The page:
screenshot code of this malicious plugin

The presence of the wp-autoload.php is a potent backdoor, capable of injecting advertisements, redirecting users, launching DDoS attacks, swiping billing information, and even blackmail. 

User Experiences and Threat Messages

In our investigation, we came across several instances where WordPress users received threatening messages attempting to lure them into the phishing scam. 

Below are some screenshots and excerpts:

User Experiences and Threat Messages 1User Experiences and Threat Messages 2User Experiences and Threat Messages 3

Notably, these phishing emails weren’t limited to a handful of users. Quite alarmingly, a large number of WordPress users reported receiving such emails.

Indicators of Compromise [IOCs]:

If your WordPress site has fallen prey to this CVE phishing scam, there are a few clear signs to look out for. 

  • A hidden user with the username wpsecuritypatch may have been created. 
  • You might find a suspicious file called wp-autoload.php in your WordPress root folder with a SHA-256 hash of ffd5b0344123a984d27c4aa624215fa6452c3849522803b2bc3a6ee0bcb23809.
  • A new folder, either named wpress-security-wordpress, CVE-2024-46188 or cve-2023-45124 exists in your /wp-content/plugins/ folder. 
  • Additionally, check for outgoing requests to wpgate[.]zip
  • Watch out for malicious domains like en-gb-wordpress[.]org or -defcve[.]com, or emails from no-reply[@]mailing-wordpress.com
  • Be cautious of URLs like: 

– https: //us.en-wordpress[.]org/plugins/cve-2024-46188/

– https: //defcve[.]com/runsccan

– https: //defcve[.]com/wpapi?siteurl=

Please note that these variables might change in the future as attackers adapt their tactics.

Protecting Yourself and Your WordPress Site from the Scam

Safeguarding your WordPress site from this scam involves vigilance and proactive measures.

  • Always verify the authenticity of such emails; remember that WordPress usually communicates through your site’s dashboard, not via email.  

If you ever encounter suspicious activity, knowing how to handle it is essential. Check out our guide on How To Remove Malware From Your WordPress Site? for step-by-step instructions on dealing with potential security threats.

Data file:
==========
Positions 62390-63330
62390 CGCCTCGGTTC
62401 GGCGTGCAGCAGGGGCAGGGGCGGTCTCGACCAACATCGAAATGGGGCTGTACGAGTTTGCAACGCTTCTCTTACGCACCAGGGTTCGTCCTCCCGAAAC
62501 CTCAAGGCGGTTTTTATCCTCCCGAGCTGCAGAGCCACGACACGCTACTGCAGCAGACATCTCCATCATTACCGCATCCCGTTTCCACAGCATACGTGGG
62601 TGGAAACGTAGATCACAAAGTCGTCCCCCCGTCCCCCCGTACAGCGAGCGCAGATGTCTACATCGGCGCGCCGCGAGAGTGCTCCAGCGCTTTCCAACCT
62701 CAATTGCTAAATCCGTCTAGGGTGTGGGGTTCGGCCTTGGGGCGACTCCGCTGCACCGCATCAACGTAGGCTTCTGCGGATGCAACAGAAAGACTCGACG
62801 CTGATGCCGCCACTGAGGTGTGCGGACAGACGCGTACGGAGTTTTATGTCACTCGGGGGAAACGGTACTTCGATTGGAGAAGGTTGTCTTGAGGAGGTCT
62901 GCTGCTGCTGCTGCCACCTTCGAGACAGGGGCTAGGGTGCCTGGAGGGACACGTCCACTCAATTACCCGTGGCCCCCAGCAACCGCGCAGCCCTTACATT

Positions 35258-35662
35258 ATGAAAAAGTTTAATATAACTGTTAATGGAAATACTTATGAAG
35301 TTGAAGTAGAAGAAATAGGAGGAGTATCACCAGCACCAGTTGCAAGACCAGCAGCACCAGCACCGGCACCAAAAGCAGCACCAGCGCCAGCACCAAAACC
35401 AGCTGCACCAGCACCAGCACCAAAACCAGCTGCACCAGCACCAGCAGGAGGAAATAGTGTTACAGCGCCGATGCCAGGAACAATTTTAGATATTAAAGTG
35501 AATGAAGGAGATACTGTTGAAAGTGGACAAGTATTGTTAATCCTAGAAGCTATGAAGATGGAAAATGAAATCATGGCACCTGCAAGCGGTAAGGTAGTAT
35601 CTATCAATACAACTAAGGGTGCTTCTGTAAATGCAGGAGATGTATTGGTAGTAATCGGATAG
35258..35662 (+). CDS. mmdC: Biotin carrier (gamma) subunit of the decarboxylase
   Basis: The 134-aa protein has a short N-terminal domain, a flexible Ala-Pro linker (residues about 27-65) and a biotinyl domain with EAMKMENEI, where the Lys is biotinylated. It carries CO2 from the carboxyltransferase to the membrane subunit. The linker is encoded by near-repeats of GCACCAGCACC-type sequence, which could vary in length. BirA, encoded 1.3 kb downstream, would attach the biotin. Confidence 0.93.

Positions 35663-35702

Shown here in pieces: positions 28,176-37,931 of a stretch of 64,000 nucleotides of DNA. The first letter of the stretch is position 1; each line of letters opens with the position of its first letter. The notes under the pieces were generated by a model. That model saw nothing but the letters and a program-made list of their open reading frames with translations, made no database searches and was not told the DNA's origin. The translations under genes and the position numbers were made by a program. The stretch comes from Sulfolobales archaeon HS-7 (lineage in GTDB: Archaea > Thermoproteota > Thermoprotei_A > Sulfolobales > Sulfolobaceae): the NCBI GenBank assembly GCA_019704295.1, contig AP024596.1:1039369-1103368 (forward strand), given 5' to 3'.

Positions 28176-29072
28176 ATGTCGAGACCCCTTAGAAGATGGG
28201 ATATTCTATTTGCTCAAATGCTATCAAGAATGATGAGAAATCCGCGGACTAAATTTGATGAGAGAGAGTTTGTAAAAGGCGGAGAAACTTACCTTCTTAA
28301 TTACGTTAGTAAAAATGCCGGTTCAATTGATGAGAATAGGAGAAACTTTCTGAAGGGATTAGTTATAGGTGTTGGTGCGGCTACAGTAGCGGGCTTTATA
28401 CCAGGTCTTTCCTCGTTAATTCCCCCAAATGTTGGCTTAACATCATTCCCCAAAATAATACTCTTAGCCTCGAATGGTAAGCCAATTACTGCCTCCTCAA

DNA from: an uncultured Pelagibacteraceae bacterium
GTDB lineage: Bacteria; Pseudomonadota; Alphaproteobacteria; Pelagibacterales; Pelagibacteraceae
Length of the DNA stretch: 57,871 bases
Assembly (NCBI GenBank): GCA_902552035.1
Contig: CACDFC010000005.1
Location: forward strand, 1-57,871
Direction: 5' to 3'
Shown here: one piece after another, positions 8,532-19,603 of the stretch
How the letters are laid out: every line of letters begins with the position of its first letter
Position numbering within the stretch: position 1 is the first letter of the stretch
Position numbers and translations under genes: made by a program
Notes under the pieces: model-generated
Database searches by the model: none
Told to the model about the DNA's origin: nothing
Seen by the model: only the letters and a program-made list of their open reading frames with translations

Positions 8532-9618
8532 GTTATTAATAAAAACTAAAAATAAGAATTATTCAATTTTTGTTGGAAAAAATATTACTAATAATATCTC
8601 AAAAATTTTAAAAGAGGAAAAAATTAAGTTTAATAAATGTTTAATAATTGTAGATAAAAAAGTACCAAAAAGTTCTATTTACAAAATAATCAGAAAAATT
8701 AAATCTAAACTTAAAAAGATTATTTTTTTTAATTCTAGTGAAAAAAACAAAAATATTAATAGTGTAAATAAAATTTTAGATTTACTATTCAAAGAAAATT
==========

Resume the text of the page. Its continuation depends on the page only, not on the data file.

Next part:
• Avoid clicking on unknown links or installing unexpected software. Remember, haste makes waste. A cybersecurity threat may prompt you to act quickly, but it’s more important to act wisely. 
  • Moreover, regular updates to your WordPress site and plugins are crucial. Always ensure you’re downloading updates from official sources. Consider using security plugins for an added layer of protection. 

Adopting these measures will protect your site against the fake CVE phishing scam and a whole host of threats targeting WordPress websites. 

What to do if your WordPress Website has been Infected with Malware?

If you fear your WordPress site has fallen victim to the CVE phishing scam, act swiftly! Start by changing all passwords and reviewing user roles, specifically any suspicious ones like wpsecuritypatch

Next, conduct a thorough scan for unauthorized plugins or users. Your site’s safety is paramount, so don’t hesitate to reach out to the expert WordPress security team at Reliqus Consulting for help. We specialize in WordPress malware removal services and can swiftly address your website’s security concerns.

Whether you’re dealing with the aftermath of this scam or have general security concerns, our team is equipped to handle it all. With our extensive experience in addressing complex cybersecurity challenges, you’re in safe hands.

Remember, it’s crucial to remain vigilant. We’re just a call away if you have questions or need assistance battling the CVE phishing campaign. For those who have already fallen for the scam, don’t despair. We’re here to help you navigate this issue and restore your website’s security. 

Let’s tackle these cybersecurity challenges together and continue making the web safer.


Ankit Bhatia

Founder & CEO at Reliqus

With 12+ years of experience building a web presence for 300+ businesses, Ankit understands how businesses can use technology to increase revenue.